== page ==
After last week's New Hampshire primary, pollsters found themselves trying to understand "what went wrong." There were calls for investigations, and words like "problematic," "debacle' and "fiasco" were being tossed around. Of course, as one might expect, some of the people tossing those words around hadn't been engaged in pre-New Hampshire primary polling, and some of their explanations don't have data to support their claims.
One of those explanations was that white voters over-reported their intention to vote for an African-American candidate. That theory was based on findings from some elections in the 1980's and the 1990's when black candidates ran against white candidates. Those elections, however, tended to be in racially polarized situations (big cities like New York), and most especially in general elections. Voters see things differently when race is a factor, as demonstrated by political scientist Keith Reeves in this New Yorker column.
But the factor of race doesn't explain New Hampshire. The Democratic campaign is not racially polarizing now, and hopefully never will be. It is true, however, that when voters tell an interviewer what they are going to do, some of them may sometimes try and guess what it is the interviewer wants to hear, and tailor their answer to accommodate that. The theory is that the respondent (white or black) might not want an interviewer to think they aren't voting for a black candidate. They might think the interviewer will take offense, or believe the respondent to be racist.
Taken to its extreme, this theory predicts that respondents who think they have socially unacceptable opinions -- or situationally unpopular opinions -- simply won't answer a questionnaire. Many of us think we have opinions other Americans might find offensive. Twenty years ago, CBS News and The New York Times asked Americans if they thought any of their opinions would be very offensive to most other Americans; 26 percent said they did. When asked what those opinions were, some did mention their racial opinions, but more cited religion and abortion and feelings about government policies.
In the 2004 elections, younger exit poll interviewers had a difficult time convincing voters, especially older voters, to fill out exit poll questionnaires. The popular belief that younger voters were more likely to be Kerry supporters may have helped explain why the exit polls understated support for George W. Bush. Clearly, at least some of those non-respondents thought that their opinions might be offensive to the interviewer.
There is data that can explain whether voters interviewed before the New Hampshire primary had different response rates based on candidate preference, and that data can test the "race" theory. The theory would predict that those not voting for would be less likely to complete an interview. In November, held a 15-point lead in the CBS News/New York Times New Hampshire poll. We called back the same sample the weekend before the primary. The January response rate for the November Obama and Clinton voters was nearly the same, 74 percent for November Obama supporters and 68 percent for November Clinton voters. Before publication of the results, we adjusted ("post-stratified") the results to account for that small difference in response by previous candidate preference (which is normally done in panel surveys). Correcting for that small difference in response changed little.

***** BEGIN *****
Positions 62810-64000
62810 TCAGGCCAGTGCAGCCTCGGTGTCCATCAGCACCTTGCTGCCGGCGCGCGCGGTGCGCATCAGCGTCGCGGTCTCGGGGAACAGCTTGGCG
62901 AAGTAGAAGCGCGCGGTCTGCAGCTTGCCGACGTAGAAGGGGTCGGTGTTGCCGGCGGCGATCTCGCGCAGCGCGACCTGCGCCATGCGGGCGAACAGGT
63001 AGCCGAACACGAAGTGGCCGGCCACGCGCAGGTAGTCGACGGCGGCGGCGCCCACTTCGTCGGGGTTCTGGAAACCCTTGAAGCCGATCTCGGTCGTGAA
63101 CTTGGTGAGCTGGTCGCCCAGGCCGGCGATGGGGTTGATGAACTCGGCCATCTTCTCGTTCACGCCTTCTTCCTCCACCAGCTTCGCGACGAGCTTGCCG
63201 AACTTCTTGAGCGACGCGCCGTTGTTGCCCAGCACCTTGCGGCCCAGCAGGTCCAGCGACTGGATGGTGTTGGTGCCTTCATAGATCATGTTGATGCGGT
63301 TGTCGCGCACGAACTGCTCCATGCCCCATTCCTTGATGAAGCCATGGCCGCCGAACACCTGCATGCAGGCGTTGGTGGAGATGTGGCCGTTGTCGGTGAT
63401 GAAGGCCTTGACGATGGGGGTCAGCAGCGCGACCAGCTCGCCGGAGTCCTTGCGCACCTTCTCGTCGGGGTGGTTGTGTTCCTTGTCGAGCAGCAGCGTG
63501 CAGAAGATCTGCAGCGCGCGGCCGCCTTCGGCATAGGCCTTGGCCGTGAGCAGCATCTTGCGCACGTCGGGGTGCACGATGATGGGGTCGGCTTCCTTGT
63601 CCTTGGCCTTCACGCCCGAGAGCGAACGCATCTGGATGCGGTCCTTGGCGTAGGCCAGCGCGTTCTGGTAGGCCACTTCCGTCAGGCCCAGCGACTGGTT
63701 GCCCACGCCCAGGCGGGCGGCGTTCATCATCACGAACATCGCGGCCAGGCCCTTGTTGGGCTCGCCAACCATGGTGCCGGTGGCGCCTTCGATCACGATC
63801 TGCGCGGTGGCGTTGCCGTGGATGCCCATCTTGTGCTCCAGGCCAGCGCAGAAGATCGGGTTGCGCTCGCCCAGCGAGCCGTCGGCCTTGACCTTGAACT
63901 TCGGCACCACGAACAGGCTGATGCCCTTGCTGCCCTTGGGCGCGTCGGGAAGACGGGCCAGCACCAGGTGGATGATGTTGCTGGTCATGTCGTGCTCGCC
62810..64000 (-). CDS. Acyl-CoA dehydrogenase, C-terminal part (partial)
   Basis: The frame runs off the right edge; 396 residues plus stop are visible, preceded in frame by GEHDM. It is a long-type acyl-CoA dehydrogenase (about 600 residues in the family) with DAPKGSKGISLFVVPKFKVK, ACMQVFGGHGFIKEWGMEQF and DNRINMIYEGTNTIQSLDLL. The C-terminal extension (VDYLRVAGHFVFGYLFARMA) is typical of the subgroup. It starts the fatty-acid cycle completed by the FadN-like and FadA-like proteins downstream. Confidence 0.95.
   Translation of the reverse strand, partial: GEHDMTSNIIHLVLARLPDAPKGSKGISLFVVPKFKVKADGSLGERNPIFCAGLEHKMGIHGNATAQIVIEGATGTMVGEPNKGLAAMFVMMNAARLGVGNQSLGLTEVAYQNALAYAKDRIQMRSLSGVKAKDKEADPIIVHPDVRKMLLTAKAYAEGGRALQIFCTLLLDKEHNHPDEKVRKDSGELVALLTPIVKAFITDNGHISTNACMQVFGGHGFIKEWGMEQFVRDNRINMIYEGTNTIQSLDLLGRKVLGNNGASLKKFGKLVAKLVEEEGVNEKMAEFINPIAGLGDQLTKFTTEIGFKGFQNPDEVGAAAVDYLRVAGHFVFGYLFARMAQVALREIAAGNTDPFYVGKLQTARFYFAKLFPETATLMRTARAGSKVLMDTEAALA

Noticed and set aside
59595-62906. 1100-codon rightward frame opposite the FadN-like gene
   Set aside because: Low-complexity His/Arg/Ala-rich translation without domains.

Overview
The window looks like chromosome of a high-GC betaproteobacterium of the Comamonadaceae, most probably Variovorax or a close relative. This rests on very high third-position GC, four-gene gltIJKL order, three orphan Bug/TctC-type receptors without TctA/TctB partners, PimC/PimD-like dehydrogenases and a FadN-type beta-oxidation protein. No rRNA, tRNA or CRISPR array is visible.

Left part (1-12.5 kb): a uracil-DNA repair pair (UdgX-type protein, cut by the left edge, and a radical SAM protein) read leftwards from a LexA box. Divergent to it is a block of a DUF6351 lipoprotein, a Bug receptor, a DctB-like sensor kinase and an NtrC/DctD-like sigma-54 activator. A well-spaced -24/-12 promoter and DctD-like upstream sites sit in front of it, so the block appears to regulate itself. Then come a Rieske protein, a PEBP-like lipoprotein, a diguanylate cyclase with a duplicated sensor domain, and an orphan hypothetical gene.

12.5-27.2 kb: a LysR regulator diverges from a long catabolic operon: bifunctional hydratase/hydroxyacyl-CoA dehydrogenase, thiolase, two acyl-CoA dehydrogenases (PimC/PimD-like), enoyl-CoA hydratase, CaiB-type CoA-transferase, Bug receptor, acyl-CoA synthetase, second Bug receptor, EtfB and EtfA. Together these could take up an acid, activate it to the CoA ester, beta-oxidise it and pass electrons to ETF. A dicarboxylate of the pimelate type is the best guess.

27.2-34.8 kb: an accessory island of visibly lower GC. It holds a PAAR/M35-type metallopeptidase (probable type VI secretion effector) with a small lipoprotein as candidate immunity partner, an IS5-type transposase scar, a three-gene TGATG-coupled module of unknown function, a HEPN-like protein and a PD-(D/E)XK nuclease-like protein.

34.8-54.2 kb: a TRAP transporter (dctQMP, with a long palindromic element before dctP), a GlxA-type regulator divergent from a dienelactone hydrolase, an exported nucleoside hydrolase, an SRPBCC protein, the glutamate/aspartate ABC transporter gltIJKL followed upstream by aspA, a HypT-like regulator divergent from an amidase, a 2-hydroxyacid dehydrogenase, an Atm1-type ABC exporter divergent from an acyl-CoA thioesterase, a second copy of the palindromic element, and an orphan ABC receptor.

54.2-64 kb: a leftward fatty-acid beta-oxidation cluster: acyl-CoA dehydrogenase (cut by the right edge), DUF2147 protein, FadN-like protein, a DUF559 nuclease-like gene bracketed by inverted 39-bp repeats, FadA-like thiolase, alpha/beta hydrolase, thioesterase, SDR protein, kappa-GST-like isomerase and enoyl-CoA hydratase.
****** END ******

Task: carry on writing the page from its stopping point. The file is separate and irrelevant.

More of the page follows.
There is a second theory. It suggests that pre-election polls didn't account for enthusiasm, that "likely voter" models need to take account of this, and that perhaps the likely voter models applied before the election missed the difference in enthusiasm for the candidates. Well, maybe. The surge in enthusiasm for Obama in Iowa may have led some pollsters to open up their models to allow for voters who might otherwise be excluded, giving those who said they were probably going to vote, and those who may not have voted before more of an opportunity to be part of the sample. Prior to Iowa, as reported in the CBS News pre-New Hampshire poll release, there was enormous enthusiasm among Obama supporters, an enthusiasm that suggested that more than just past voting behavior was at work in getting people to the polls.
But New Hampshire wasn't Iowa. In fact, if any of the candidates benefited from enthusiasm in New Hampshire, it was probably Clinton. Her supporters were 10 points more likely than Obama supporters to say that their choice was "a lot better" than any of the other Democratic candidates. More than half of her supporters in the CBS News poll had recommended her to others, compared with just four in ten Obama voters who recommended him to others.
So this explanation might actually give us some understanding of what happened. But since all the polls were off in the same direction, while methods and practices of pollsters differed greatly, we may be forced to return to the simplest explanation, the one discussed in . It's the only theory that explains why most Republican pre-primary polls were accurate, while the Democratic estimates were not. Just as in some previous New Hampshire primaries ( ), that state's 2008 Democratic electorate was "fluid." Voters made decisions that were only temporary -- and were likely to change their decisions right up to the last minute. And women voters -- for whatever reason -- were the ones most ready to do that.